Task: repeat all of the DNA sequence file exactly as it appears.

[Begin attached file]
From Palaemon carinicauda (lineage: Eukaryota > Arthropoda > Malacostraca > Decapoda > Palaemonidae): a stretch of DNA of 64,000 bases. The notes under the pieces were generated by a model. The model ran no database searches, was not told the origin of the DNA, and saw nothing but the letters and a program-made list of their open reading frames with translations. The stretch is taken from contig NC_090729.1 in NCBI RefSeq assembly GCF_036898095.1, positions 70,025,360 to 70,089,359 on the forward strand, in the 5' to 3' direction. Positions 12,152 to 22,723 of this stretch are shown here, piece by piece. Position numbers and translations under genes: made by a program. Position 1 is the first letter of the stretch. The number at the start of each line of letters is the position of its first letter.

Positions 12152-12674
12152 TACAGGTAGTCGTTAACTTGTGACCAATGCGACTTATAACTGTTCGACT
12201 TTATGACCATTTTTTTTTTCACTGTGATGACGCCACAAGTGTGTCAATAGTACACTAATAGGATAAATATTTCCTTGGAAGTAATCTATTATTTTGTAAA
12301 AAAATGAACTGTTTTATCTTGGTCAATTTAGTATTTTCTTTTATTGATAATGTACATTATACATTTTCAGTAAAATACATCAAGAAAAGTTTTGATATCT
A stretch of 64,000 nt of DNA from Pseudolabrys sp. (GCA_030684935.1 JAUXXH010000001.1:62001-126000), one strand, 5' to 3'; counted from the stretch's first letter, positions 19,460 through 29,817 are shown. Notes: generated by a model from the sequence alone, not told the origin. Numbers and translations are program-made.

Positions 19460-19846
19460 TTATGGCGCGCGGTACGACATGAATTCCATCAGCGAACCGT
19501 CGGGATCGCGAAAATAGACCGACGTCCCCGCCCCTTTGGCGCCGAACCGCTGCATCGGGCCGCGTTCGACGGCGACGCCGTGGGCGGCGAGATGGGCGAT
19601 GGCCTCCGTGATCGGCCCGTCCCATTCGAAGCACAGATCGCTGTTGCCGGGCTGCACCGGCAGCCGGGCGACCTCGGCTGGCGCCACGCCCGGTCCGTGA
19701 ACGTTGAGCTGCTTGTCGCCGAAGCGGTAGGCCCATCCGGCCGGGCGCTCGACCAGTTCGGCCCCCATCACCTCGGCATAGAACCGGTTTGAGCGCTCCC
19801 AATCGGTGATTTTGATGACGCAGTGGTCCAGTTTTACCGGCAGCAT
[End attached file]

From Palaemon carinicauda (lineage: Eukaryota > Arthropoda > Malacostraca > Decapoda > Palaemonidae): a stretch of DNA of 64,000 bases. The notes under the pieces were generated by a model. The model ran no database searches, was not told the origin of the DNA, and saw nothing but the letters and a program-made list of their open reading frames with translations. The stretch is taken from contig NC_090729.1 in NCBI RefSeq assembly GCF_036898095.1, positions 70,025,360 to 70,089,359 on the forward strand, in the 5' to 3' direction. Positions 12,152 to 22,723 of this stretch are shown here, piece by piece. Position numbers and translations under genes: made by a program. Position 1 is the first letter of the stretch. The number at the start of each line of letters is the position of its first letter.

Positions 12152-12674
12152 TACAGGTAGTCGTTAACTTGTGACCAATGCGACTTATAACTGTTCGACT
12201 TTATGACCATTTTTTTTTTCACTGTGATGACGCCACAAGTGTGTCAATAGTACACTAATAGGATAAATATTTCCTTGGAAGTAATCTATTATTTTGTAAA
12301 AAAATGAACTGTTTTATCTTGGTCAATTTAGTATTTTCTTTTATTGATAATGTACATTATACATTTTCAGTAAAATACATCAAGAAAAGTTTTGATATCT
A stretch of 64,000 nt of DNA from Pseudolabrys sp. (GCA_030684935.1 JAUXXH010000001.1:62001-126000), one strand, 5' to 3'; counted from the stretch's first letter, positions 19,460 through 29,817 are shown. Notes: generated by a model from the sequence alone, not told the origin. Numbers and translations are program-made.

Positions 19460-19846
19460 TTATGGCGCGCGGTACGACATGAATTCCATCAGCGAACCGT
19501 CGGGATCGCGAAAATAGACCGACGTCCCCGCCCCTTTGGCGCCGAACCGCTGCATCGGGCCGCGTTCGACGGCGACGCCGTGGGCGGCGAGATGGGCGAT
19601 GGCCTCCGTGATCGGCCCGTCCCATTCGAAGCACAGATCGCTGTTGCCGGGCTGCACCGGCAGCCGGGCGACCTCGGCTGGCGCCACGCCCGGTCCGTGA
19701 ACGTTGAGCTGCTTGTCGCCGAAGCGGTAGGCCCATCCGGCCGGGCGCTCGACCAGTTCGGCCCCCATCACCTCGGCATAGAACCGGTTTGAGCGCTCCC
19801 AATCGGTGATTTTGATGACGCAGTGGTCCAGTTTTACCGGCAGCAT